The Lord of Nothing: Oh god, how awful is Lord Grantham this season? He's just so awful and old fashioned and no one is listening to him and everything he says is just stupid and wrong-headed and gets Mary's panties in a wad more than Edith spitting in her split pea soup. Cora won't forgive him for what he did to Sybil, he won't relinquish any control of the estate to Matthew even though he realizes he's the fool who put them in this position in the first place, and he has a total conniption when Branson says he wants his daughter to be Catholic. I know it's hard to change, but he needs an attitude adjustment like Jimmy Kent needs a lesson on how to wind the clocks. The one good part came when he accused Mary of being against him and (that spoiled brat) Mary says "I"m never against you, but you've lost on this one." It's not that she's against him it's that she, and everyone else, it seems, is against everything he believes in. If he's going to keep behaving like this, I'm glad everyone is treating him like crap.
No One Cares About Ethel: The only two people who care that Ethel was a whore are Carson and Lord Grantham and all the other women and whatnot are like, "Whatever, she sold it and now she's getting her life together. That's no crime. But you should taste her Salmon Mousse. They should lock her away with Bates for serving that." It's probably just that Carson and Our Lord are the only two that have hired hookers in the past so they're feeling some sort of projected guilt.
Violet's Quip of the Week: "She has an appropriate costume for every activity"
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Branson's Attire: This was the guy who refused to wear anything but his ratty tweed suit to his sister-in-law (and former employer's) wedding and now he's wearing some fancy mourning jacket (not to be confused with a morning jacket or My Morning Jacket) without any sort of fuss. Come on now. That's just crazy.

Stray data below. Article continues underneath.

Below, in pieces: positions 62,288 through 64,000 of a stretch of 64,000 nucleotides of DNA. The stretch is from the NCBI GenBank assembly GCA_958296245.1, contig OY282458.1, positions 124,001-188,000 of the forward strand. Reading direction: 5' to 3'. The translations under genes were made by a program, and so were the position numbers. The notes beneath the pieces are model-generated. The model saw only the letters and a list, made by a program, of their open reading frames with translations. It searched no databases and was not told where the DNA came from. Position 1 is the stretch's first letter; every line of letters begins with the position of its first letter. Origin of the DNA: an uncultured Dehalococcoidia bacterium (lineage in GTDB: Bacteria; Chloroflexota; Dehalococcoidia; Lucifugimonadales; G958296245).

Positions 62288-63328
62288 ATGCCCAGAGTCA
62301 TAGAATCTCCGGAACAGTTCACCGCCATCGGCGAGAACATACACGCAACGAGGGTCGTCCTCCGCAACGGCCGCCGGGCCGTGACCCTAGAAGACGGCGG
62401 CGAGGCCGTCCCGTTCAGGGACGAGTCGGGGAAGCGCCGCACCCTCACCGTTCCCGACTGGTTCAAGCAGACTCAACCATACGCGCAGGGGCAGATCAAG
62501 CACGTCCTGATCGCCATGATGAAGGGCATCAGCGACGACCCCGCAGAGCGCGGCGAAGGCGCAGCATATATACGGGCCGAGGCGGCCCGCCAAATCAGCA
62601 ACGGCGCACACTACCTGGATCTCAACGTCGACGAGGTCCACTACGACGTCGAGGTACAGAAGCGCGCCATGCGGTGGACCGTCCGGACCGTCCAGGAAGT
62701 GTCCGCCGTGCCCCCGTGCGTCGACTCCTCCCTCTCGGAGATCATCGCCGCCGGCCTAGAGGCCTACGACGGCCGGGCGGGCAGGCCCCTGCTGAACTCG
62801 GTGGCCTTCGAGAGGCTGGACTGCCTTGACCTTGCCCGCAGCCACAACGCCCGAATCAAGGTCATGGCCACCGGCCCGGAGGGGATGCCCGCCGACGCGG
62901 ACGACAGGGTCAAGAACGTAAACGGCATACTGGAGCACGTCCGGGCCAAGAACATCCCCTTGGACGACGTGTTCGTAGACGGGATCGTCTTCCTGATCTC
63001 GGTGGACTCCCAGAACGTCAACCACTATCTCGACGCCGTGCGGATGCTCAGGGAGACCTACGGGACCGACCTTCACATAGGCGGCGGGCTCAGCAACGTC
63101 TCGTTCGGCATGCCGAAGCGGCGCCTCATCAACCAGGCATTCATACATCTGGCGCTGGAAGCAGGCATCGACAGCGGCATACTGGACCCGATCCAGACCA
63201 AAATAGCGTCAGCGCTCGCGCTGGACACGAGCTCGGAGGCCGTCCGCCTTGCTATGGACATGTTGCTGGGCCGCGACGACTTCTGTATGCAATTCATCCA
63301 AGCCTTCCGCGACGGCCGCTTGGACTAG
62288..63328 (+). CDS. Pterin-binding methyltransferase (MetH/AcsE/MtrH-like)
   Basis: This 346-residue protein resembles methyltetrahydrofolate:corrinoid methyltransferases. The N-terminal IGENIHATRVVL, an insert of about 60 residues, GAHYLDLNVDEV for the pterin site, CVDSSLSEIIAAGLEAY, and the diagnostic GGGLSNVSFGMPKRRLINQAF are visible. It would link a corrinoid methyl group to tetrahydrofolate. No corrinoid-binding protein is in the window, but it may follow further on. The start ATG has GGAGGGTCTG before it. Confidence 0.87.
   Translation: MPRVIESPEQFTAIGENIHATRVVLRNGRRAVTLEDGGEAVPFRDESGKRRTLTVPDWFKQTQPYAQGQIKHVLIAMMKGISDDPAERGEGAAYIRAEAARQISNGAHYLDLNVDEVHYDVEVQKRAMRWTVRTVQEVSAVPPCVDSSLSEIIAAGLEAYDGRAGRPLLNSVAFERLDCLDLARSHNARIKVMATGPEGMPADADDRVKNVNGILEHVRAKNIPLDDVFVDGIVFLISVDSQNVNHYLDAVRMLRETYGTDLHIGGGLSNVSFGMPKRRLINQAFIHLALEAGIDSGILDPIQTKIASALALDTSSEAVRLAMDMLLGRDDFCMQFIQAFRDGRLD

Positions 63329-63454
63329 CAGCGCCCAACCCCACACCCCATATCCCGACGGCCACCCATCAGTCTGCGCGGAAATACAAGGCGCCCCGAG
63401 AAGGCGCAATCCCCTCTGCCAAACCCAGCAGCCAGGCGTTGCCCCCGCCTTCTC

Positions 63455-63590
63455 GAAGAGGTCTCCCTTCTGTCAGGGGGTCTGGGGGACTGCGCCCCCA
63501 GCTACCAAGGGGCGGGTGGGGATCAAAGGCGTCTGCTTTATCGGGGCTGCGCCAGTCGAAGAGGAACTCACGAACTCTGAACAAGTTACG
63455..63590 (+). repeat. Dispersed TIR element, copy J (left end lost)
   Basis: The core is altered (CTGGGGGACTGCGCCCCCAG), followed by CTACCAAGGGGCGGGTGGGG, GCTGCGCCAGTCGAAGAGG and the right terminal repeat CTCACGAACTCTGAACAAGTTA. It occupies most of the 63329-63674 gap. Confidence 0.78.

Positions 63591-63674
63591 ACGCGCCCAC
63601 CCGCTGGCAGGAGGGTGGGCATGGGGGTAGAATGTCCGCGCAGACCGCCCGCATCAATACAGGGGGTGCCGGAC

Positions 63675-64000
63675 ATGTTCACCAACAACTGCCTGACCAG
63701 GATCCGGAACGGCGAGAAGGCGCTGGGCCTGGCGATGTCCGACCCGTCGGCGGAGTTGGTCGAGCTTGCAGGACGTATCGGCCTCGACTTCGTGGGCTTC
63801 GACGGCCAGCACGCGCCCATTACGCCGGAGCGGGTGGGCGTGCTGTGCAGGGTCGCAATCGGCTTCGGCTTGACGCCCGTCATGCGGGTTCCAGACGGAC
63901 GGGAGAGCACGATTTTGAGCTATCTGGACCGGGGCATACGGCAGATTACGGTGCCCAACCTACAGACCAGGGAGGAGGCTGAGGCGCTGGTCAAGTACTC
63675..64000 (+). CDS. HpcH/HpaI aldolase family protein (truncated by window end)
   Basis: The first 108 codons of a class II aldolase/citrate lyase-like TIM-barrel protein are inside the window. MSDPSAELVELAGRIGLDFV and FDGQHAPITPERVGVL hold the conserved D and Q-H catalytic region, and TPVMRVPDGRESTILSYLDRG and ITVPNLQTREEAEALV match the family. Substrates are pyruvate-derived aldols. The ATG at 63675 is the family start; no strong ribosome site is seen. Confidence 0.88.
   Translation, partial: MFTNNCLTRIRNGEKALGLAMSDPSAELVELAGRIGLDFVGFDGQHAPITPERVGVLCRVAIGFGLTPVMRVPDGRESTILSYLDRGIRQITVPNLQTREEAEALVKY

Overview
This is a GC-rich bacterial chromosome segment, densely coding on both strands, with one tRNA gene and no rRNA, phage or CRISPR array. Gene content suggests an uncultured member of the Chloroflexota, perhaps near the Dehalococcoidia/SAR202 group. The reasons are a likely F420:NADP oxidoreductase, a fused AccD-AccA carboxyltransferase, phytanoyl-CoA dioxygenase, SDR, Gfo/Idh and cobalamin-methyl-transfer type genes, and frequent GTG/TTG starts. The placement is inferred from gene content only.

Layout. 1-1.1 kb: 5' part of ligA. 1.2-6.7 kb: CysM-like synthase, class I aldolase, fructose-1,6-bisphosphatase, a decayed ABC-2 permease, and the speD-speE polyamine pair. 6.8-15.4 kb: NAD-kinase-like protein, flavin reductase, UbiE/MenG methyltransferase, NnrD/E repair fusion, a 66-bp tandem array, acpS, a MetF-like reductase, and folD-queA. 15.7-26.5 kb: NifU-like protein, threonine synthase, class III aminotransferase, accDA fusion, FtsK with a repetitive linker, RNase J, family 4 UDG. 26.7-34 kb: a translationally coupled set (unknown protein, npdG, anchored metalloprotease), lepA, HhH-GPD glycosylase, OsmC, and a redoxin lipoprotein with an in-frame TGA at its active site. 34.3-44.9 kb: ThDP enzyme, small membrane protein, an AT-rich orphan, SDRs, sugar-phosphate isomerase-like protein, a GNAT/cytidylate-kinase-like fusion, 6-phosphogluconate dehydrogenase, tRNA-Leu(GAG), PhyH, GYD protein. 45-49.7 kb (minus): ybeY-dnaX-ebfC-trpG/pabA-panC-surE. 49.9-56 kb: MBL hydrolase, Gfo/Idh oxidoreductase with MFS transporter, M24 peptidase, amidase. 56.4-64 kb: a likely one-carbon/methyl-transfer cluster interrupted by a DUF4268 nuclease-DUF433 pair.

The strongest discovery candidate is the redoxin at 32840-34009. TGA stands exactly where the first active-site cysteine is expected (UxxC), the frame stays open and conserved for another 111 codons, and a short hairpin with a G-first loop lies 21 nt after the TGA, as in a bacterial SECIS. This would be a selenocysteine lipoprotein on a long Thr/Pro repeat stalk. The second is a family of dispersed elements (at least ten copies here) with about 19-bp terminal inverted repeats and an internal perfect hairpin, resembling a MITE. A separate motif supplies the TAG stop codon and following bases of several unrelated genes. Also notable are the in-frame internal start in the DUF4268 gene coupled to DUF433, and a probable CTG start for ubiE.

Ethel Gets Help: Mrs. Pattmore, I expected more of you. I know you're a nice lady, but should you really go down there helping Ethel to learn how to cook? No, you should not. You should be at home in your kitchen shoving Daisy's hands on one of the burners.
Salmon Mousse: Who would ever want to eat something called Salmon Mousse?! It sounds like that pink slime that fast food restaurants make hamburgers out of that caused a national scandal recently.
Lady Mary's Gossip: How is it that Lady Mary always knows some key bit of information that she deploys at just the right moment and things always go her way. She finds out about Lavinia's letter so that Matthew gives all her money to save Downton. She finds out Sybil wanted her daughter to be Catholic and then tells everyone about that. I don't know about you, but if I was in that Crawley family I would begin to get suspicious of Mary's well-timed pronouncements, wouldn't you?
Chef Edith: Don't make Edith learn how to cook. That's just cruel for the poor girl.
Jimmy's Gay Panic: I don't know that I like where this Jimmy and Thomas storyline is going. I love that O'Brien is clamly instigating Thomas' demise because of what he did to (her son?) Alfred, because I am a bitch and I think plotting like that is fun to watch. However, as an American homosexual, I don't enjoy that Jimmy is getting all creeped out whenever Thomas touches him. I also don't like that Thomas is being so handsy with this young man when he's shown no indication that he wants to be touched. This is going to end either one of two ways. Either we're going to find out that Jimmy, like Thomas, is gay and the reason he's so uncomfortable is because he's working out some issues of his own or, like O'Brien hopes, Thomas is going to go too far and Jimmy is going to bludgeon Thomas to death with a poker. I hope it's the former and not the latter. And if it is the latter, can we forget about him to rot in jail so that it's not all dragged out and awful like the whole Bates storyline?